Perhaps Denmark and Sweden may ultimately face a binary choice. Denmark, which won an opt-in right in the 1992 Maastricht Treaty, held a referendum on euro membership in 2000. Membership was rejected then, though there is recurring talk of a second referendum. Sweden, on the other hand, has no opt-out or opt-in and is theoretically obliged to prepare for membership of the single currency. However, membership was rejected in a 2003 referendum and though the country’s mainstream parties all favour membership, the country is currently making no preparations for entry. The absence of the UK and its exceptional status outside the eurozone will, in any case, put pressure on these countries to reconsider their relationship with the euro at some stage.
Looked at from the perspective of the European integration process, the UK is just one, albeit an important one, of a number of European countries hovering on or about the perimeter and with whom relations require special attention and more-or-less special arrangements. If the decision had been left to its parliament, Norway would have joined the EEC alongside the UK, Ireland and Denmark, in 1973. Its government had even signed the accession treaty in readiness. A second referendum in 1994 confirmed majority popular opposition to membership, leaving Norway in EFTA and the European Economic Area (EEA).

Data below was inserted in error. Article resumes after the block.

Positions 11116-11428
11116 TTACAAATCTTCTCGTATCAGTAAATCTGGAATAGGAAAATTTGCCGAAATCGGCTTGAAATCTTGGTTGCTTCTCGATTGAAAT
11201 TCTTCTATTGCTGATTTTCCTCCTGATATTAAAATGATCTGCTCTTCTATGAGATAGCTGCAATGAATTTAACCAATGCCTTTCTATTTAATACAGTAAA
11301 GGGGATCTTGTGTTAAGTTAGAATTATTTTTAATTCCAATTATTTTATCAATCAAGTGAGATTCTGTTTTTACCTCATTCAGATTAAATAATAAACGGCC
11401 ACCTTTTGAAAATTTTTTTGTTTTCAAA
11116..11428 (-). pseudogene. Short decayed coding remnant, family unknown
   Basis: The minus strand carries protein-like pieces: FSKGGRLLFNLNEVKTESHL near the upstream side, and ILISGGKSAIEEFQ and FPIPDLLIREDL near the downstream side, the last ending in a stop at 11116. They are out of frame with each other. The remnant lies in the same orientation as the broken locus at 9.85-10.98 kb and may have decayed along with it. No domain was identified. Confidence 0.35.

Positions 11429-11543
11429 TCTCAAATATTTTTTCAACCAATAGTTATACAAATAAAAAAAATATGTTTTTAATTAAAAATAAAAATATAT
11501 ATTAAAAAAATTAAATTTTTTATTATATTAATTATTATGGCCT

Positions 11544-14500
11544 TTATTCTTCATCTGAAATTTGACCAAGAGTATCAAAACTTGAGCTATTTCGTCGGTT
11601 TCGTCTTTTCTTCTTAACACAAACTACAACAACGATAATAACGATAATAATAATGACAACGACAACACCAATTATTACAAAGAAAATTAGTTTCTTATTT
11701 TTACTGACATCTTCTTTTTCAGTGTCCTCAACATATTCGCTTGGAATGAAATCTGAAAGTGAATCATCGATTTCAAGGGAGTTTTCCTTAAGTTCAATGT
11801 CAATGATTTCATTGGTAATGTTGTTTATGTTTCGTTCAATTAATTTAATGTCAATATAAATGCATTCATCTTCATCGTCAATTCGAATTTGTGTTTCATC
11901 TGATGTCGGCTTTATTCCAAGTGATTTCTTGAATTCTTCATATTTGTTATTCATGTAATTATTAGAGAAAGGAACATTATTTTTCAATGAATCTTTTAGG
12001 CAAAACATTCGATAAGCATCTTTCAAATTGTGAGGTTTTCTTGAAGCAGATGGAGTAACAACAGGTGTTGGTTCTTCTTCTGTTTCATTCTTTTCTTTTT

Iceland blew hot in 2009 and applied for membership, but blew cold in 2015 and ended its application process, remaining instead in EFTA and the EEA. Switzerland, with its complicated political and constitutional mechanisms, applied for membership in 1992 but suspended negotiations later the same year. It has had a continuously fraught relationship with the EU based on a myriad of bilateral agreements, many requiring frequent re-negotiation (the whole basic relationship is currently under review). And Switzerland is in EFTA but not the EEA. When it comes to the Schengen area, Iceland, Liechtenstein, Norway and Switzerland are all effectively members, though none are EU member states, whereas Bulgaria, Croatia, Cyprus, Ireland, Romania and the United Kingdom are not, though all are EU member states.
Within the European Union’s immediate neighbourhood are the five candidate countries – Albania, Macedonia, Montenegro, Serbia and Turkey. As the EU’s General Affairs Council noted in June 2018, “Turkey has been moving further away from the European Union. Turkey’s accession negotiations have therefore effectively come to a standstill.” But the same Council also noted that, “Turkey remains a candidate country and a key partner in many areas.” All five candidate countries are members of the Council of Europe. Three – Albania, Montenegro and Turkey – are full NATO members, whilst Macedonia and Serbia are partner countries (and Macedonia is about to become a full member). Beyond these, the European Union’s over-arching Neighbourhood Policy, its stabilisation and association process, and the Barcelona (Euro-Mediterranean) Process seek to manage the EU’s relationships with countries such as Algeria and Morocco (in 1987 the latter even applied for EU membership – an application rapidly rejected on the grounds that Morocco was not a European country) to the south and Armenia, Georgia, Moldova and Ukraine to the east.